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Bike advice please - genesis day one ss vs alfine

oodboooodboo Posts: 2,177
edited January 2015 in Commuting general
Hi I'm looking to get a new bike for commuting. Narrowed it down to the genesis day one and like the idea of single speed simplicity but wondering if it's a mad idea and should get the alfine version instead?

My commute will be somewhere around 20-30 miles round trip depending on where I'm based that day with some long but not too steep climbs. I used to do this a lot but got a car and got fat and lazy. The single speed will be hard work at first but will it pay off in the end?

Any thoughts from any riders that have from from gears to single speed or vice versa?

I love horses, best of all the animals. I love horses, they're my friends.



  • RossMuRossMu Posts: 59
    Hey - It's entirely your choice but I wanted to add a couple of things to consider. I own a Day One Alfine and also a Flyer (single speed).

    I really like the Day One; it's got the essential mudguard mounts that you need for this kind of weather and has been really reliable, if slightly on the heavy side.

    That said, I have done the commute quicker on the Flyer (and enjoyed it more). If the Day One SS has mudguard mounts, I would probably still be going ss just now; it's a 24-mile trip (only doing one-way) for me.

    On researching, the weight difference between the Day One and the Flyer is mostly due to the alfine hub.

    Hope that helps.
  • I did 40 miles a day for quite a while on the day one SS. Great bike. Rubbish brakes so get the disc one.

    I recall that I immediately swapped out the supplied freewheel. It's an 18t so I believe I got a 16t. Much better for the spinny bits and not THAT hard on the climbs.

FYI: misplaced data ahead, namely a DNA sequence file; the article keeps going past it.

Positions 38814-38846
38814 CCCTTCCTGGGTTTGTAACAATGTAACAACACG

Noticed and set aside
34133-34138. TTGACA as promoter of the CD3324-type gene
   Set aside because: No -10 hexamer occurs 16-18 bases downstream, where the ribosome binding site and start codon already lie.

As far as payoff, there is definitely some benefit to it in terms of strength. But the real benefit is simplicity.

    THAT said, if you get a puncture it can be really, really annoying. Basically you have to loosen the bolts for the wheel and also loosen the chain tensioner bolts. Slide the wheel forward, chain off, wheel out, change, reverse etc. Then make sure you tension properly again etc. For that reason you really should be thinking of getting some good puncture resistant tyres. I used Marathon Plus but Vittoria Randonneur a good option.

    FWIW the Alfine is, IIRC, equally faffy, in terms of punctures.

    And, here's the biggest reason for resistant tyres. If you fit mudguards to either the fact that you have to slide the rear out, rather than down, then you get real problems with clearing the mudguard.

    So, there are the drawbacks. Both good bikes. Fit mudguards, you must fit really puncture resistant tyres.
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  • oodboooodboo Posts: 2,177
    Thanks for the reply. I've actually gone out and ordered the day one disc today. Single speed version. Also ordered some marathon plus tyres and mud guards. Not sure what the standard tyres are like but I wanted puncture resistance from the off. I'll see how I get on with the standard gears but well probably drop some teeth on the rear pretty soon if it's an easy enough job.

    Also figured, even though it would be quite expensive, I could always put an alfine hub on myself if I really felt I need gears after all.
    I love horses, best of all the animals. I love horses, they're my friends.

  • CitizenLeeCitizenLee Posts: 2,227
    I have an Alfine 8 speed on my commuter and when it dies I'll be replacing it with a standard mech, cassette and hub.

    Don't get me wrong, it's quite good and easy to maintain but it weighs about the same as the rest of the bike minus the rear wheel, plus it's not as smooth running as a regular deraileuir set-up. Feels quite draggy at times and has done since new. I don't find it a faff to change tyres or tubes with it though, you just need to pop the cable out of it's runner and undo the wheel bolts.

    I think you made the right choice ;)
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